BY GOKE AWOYEMI
As a member of the People’s Democratic Party (PDP) at its formative stage in 1998, I make bold to say that after the registration of the party by INEC, it was glaring that it was the only political party with national outlook. The other two dominant political parties – Alliance for Democracy (AD) and All Nigeria People’s Party (ANPP) were regional parties.
The former was formed to champion and pursue a Yoruba agenda while the latter was thinly dominated by the northerners.
The mere fact that the AD and the ANPP teamed up to present a common candidate in the person of Chief Olu Falae against Chief Olusegun Obasanjo, the candidate of the PDP has further buttressed this fact.
Today, the party is enmeshed in a crisis that if not resolved, could affect the fortunes of the party in the 2023 presidential election. At the centre of the crisis is the person of former Senate President, Dr. Iyorchia Ayu, who is currently the National Chairman of the main opposition party, the PDP.
Timothy Osadolor, the deputy national leader of the PDP, was blunt in an interview he granted The Punch, when he said: “The People’s Democratic Party needs the five aggrieved governors, led by Nyesom Wike, and that though the party could run without them but this could be difficult” it is pertinent to state that with the current trend of events where Governor Wike has started endorsing Lagos Governor Babajide Sanwo-Olu for a second term, it could be very difficult for the PDP to win the 2023 presidential election without the aggrieved governors known as ‘G5’.
Everybody must be carried along. I will therefore candidly advise the Tiv academician, thoroughly blended in political science, to voluntarily tender his resignation forthwith, if he loves Atiku Abubakar, a veteran contender to the office of President, Federal Republic of Nigeria.
If he heeds this advice he will knowingly or unknowingly be positioning Atiku at the entrance of Aso rock Villa before the ballot, because Nigerians are tired of the inept APC government led by President Muhammadu Buhari. Governor Nyesom Wike should thereafter also bury his ego, join the PDP Presidential Campaign Council and work Atiku to success instead of destroying the party he claimed to have jointly built and sustained.
He (Wike) should also as a leading light in this crisis and its solution, desist from dragging Ayu’s family into the party’s debacle.
The yearning and aspiration of the aggrieved G5 governors could also be boosted by screening competent candidates with proven track record like the acting Chairman, Board of trustees, Senator Adolphus Wabara, from the South-East, and the level- headed but highly cerebral, non-nomadic politician, who has never jumped the ship since he teamed up with the party about 20 years ago, former PDP National Secretary, Professor Wale Oladipo from the South-West as National Chairman.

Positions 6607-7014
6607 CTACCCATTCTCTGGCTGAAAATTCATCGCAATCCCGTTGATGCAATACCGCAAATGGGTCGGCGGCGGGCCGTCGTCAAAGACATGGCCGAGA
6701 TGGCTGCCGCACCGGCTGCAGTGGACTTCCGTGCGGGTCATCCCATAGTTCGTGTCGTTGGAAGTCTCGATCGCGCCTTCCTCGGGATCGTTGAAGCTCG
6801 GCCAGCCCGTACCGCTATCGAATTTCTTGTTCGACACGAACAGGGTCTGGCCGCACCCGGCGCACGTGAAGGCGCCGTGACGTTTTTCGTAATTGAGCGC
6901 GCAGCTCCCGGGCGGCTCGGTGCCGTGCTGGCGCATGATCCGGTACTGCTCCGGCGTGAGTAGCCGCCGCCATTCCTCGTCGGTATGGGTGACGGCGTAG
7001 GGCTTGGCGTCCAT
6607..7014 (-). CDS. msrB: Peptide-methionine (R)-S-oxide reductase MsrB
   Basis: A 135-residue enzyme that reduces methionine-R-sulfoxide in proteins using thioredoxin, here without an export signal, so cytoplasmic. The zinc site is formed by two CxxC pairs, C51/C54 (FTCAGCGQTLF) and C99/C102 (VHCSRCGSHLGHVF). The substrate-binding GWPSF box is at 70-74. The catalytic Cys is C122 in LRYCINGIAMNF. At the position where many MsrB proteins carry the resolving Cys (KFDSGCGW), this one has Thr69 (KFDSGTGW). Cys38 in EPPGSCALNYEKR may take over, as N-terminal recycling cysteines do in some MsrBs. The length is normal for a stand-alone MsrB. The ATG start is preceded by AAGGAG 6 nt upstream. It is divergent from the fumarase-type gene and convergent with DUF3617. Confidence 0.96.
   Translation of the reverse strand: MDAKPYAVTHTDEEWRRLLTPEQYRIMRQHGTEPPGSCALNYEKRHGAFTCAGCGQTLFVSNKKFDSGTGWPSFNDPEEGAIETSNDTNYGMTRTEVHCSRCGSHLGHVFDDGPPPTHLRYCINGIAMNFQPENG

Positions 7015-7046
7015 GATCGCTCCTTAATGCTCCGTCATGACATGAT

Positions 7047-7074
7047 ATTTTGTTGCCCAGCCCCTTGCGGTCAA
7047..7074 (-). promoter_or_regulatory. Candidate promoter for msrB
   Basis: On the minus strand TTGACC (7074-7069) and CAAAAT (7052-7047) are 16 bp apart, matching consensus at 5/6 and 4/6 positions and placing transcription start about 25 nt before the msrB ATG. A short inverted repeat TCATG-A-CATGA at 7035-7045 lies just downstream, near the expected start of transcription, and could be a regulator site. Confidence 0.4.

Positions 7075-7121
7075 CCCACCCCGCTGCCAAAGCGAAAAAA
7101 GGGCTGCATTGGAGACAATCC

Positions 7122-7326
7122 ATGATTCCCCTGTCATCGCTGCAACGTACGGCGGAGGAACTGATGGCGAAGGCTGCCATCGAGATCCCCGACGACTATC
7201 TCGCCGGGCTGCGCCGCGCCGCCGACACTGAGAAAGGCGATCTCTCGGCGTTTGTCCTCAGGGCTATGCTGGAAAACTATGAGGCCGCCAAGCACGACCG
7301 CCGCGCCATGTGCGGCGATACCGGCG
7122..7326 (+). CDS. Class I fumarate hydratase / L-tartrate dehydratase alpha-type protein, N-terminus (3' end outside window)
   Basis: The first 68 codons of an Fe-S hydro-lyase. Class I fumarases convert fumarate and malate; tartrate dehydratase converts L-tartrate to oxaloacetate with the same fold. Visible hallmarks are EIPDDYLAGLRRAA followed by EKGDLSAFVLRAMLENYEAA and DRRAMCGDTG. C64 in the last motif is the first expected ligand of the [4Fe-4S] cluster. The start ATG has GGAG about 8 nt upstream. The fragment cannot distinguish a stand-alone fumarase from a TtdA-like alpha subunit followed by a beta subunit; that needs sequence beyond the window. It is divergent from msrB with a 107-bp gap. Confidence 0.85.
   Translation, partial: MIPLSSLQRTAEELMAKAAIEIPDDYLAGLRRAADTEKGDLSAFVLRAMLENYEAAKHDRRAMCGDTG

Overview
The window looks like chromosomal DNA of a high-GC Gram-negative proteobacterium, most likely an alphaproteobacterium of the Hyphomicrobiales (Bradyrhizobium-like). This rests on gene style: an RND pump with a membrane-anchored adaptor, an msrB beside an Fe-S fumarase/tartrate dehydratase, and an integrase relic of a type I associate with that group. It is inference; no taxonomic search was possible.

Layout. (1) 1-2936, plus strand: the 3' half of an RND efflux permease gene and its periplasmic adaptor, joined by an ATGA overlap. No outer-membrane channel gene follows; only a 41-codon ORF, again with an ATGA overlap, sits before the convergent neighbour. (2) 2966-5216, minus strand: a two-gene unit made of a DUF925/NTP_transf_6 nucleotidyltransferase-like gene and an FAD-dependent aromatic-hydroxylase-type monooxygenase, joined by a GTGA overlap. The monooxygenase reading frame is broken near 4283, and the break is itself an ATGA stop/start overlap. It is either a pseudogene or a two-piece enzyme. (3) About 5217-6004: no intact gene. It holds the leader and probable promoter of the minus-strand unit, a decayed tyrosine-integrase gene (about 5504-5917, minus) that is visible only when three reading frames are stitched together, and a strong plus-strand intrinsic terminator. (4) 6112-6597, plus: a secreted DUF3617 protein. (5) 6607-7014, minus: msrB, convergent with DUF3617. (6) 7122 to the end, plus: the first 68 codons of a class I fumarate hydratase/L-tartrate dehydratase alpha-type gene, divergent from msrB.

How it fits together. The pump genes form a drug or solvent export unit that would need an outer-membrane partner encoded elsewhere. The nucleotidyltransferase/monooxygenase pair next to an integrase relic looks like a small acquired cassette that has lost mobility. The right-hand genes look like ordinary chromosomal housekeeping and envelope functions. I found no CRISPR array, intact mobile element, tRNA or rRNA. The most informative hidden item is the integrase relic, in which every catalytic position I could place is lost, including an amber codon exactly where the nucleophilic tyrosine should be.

“It is pertinent to state that with the current trend of events where Governor Wike has started endorsing Lagos Governor Babajide Sanwo-Olu for a second term, it could be very difficult for the PDP to win the 2023 presidential election without the aggrieved governors known as ‘G5’”
It is also by doing so that the Emi lo kan and Awa lo kan syndrome (i.e. it is my turn or our turn) which is and will further overheat the polity, snowballing into political crisis could be curtailed. If the turn by turn syndrome is to be seriously espoused for fairness, equity and ethnic balancing, Peter Obi, the presidential candidate of the Labour Party from the South-East is supposed to be clamouring for it.
Those who believe in this school of thought and are seriously rooting for it are the nonagenarian Afenifere leader, Chief Ayo Adebayo and ex-president Olusegun Obasanjo. But unfortunately for Obi, his Labour party structure cannot earn him the presidency, at least not in 2023. Simplicita.
I remember meeting Peter Obi in Lagos several times. There was a day I almost ran into the duo of Obi in the company of former Biafra warlord, Ikemba Nnewi, Chukwemeka Odimegwu Ojukwu at the Federal Palace Hotel on Ahmadu Bello Way Victoria Island, Lagos.
As they were about to board an in-house elevator in the hotel, when Obi realized that I was looking at him adoringly, he pointed to a copy of the speech delivered and yelled at me. He might have perhaps felt that I wanted to interview him because I had interviewed former Head of state, General Yakubu Gowon, and the late Gambian President Sir Dauda Jawara before, without booking any appointment. Frankly speaking, I was impressed by his simplicity.
It was this attribute coupled with his grasp of the nation’s economy that propelled Atiku Abubakar to nominate him as running-mate in 2019. He should therefore look for a way of re-aligning with his former boss, even at the eleventh hour, in the interest of the Igbo speaking people of Nigeria. This is because he has to choose between the eight years of Atiku’s tenure or the sixteen years of Tinubu’s presidency before an Igbo man could aspire to be president.
Frankly speaking, Nigerians will not be in a hurry to trust a typical Igbo man with the presidency now, because the Biafran mentality could easily resonate in their head and push for a break-up idea.
On the other hand, political analysts have expressed the feelings that electing an Igbo man could also eliminate the break-up idea.
The wound of the Nigerian civil war has not totally healed, while the scar is still conspicuously visible. We don’t want another civil war from ‘Emi lo kan’ (It’s my turn) syndrome.
Given this circumstance Atiku Abubakar has become the child of necessity, and Governor Nyesom Wike should allow the PDP train to overrun Nigeria just as Senator Demola Adeleke overran Osun State.
Awoyemi, a Media Consultant, sent this piece from Ile Ife: 08039506843 (SMS only)
CAVEAT: Views and opinions expressed here are those of the writers and are not in any way those of The Point Newspaper – Editor